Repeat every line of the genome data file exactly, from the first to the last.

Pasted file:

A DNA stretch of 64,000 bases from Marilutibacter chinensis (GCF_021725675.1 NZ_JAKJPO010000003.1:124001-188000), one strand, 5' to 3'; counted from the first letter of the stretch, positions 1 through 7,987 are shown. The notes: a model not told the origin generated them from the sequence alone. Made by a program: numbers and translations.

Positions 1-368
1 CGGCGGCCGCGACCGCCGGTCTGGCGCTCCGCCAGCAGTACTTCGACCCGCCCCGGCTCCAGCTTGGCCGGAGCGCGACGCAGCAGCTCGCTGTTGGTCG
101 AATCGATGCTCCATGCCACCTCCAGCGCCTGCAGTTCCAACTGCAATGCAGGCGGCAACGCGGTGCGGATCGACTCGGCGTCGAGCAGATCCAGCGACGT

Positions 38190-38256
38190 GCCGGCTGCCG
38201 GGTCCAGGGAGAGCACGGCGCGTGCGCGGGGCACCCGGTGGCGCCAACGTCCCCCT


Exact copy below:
A DNA stretch of 64,000 bases from Marilutibacter chinensis (GCF_021725675.1 NZ_JAKJPO010000003.1:124001-188000), one strand, 5' to 3'; counted from the first letter of the stretch, positions 1 through 7,987 are shown. The notes: a model not told the origin generated them from the sequence alone. Made by a program: numbers and translations.

Positions 1-368
1 CGGCGGCCGCGACCGCCGGTCTGGCGCTCCGCCAGCAGTACTTCGACCCGCCCCGGCTCCAGCTTGGCCGGAGCGCGACGCAGCAGCTCGCTGTTGGTCG
101 AATCGATGCTCCATGCCACCTCCAGCGCCTGCAGTTCCAACTGCAATGCAGGCGGCAACGCGGTGCGGATCGACTCGGCGTCGAGCAGATCCAGCGACGT

Positions 38190-38256
38190 GCCGGCTGCCG
38201 GGTCCAGGGAGAGCACGGCGCGTGCGCGGGGCACCCGGTGGCGCCAACGTCCCCCT